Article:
© Jo Hewitt THE TEAL MANGO, 2012
I thought I was human. But I am nobody, I am nothing. I am the one you saw sitting alone in the lunch room, alone on the bus, curled alone on the bench, alone. I watch through the restaurant window, I watch the light of home through the windows as I pass at night. I watch from the dark corners of the concrete streets and overpasses. I watch from the odd jobs and midnight shifts, from the mud and ditch, from no job. I see you eat your trendy food, I don’t have your trendy food, I don’t have food, I don’t have your latest fashion, any fashion, your shoes, I don’t have shoes. I die on your streets, I die in heaps, I die across the way, across the ocean, I die buried in the news that never was, I die unburied. I don’t have your straight teeth and perfect skin, and make up and botox and your obsession lip gloss, and ombre hair.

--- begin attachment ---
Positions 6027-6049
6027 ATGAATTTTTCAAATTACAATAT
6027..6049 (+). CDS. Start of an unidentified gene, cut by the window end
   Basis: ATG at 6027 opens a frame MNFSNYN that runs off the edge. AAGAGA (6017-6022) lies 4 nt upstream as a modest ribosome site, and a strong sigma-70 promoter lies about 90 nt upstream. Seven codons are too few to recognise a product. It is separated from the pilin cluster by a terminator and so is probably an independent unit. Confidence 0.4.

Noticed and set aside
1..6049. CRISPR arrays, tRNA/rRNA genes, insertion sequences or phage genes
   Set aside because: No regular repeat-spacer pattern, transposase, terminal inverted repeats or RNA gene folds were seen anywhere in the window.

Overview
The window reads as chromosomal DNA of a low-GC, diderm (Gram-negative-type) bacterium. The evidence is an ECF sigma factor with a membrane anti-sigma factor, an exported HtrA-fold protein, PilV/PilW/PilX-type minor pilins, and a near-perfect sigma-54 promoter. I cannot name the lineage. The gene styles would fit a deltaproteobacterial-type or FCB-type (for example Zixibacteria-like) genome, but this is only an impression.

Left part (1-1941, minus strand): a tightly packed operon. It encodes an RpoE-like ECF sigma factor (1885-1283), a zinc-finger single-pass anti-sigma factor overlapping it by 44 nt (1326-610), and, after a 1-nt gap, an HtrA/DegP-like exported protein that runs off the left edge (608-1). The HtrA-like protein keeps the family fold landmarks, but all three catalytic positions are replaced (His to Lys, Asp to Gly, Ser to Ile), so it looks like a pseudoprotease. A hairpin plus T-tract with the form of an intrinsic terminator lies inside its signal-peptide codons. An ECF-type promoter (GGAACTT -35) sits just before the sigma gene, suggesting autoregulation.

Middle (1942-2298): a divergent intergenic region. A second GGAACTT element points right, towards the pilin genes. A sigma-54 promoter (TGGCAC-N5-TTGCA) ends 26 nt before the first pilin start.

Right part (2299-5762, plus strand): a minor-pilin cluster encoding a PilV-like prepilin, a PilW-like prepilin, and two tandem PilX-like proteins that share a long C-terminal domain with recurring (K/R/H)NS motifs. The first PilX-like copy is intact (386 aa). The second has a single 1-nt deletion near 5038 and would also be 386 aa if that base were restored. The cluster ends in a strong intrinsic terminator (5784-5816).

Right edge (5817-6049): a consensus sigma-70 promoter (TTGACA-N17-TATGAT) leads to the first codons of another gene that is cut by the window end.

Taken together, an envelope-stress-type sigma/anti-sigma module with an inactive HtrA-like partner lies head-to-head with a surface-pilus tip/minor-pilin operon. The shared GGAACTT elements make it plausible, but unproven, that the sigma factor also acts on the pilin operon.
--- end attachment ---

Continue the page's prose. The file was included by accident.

You don’t see me even when you pass by as I clean your filth, and grow your food fed by my bones and my life, stitch your clothing made with my burning flesh. You don’t see me as you tap your text to pound the nails in my coffin if I am so lucky to have one instead of the heap of garbage I pick through to find the remains of me in the remains from you.
But I see you. I see you as you ogle your mirror, ogle your obsession-you, trying to drink in what waning light remains in your reflection of non-reflection. You never see me. I am the dark undercoating of your mirror, of your life that makes your illusion of you possible.
I thought I was human; I am merely shadow, negative space.
Light’s Negative Space
Head Tree by Odilon Redon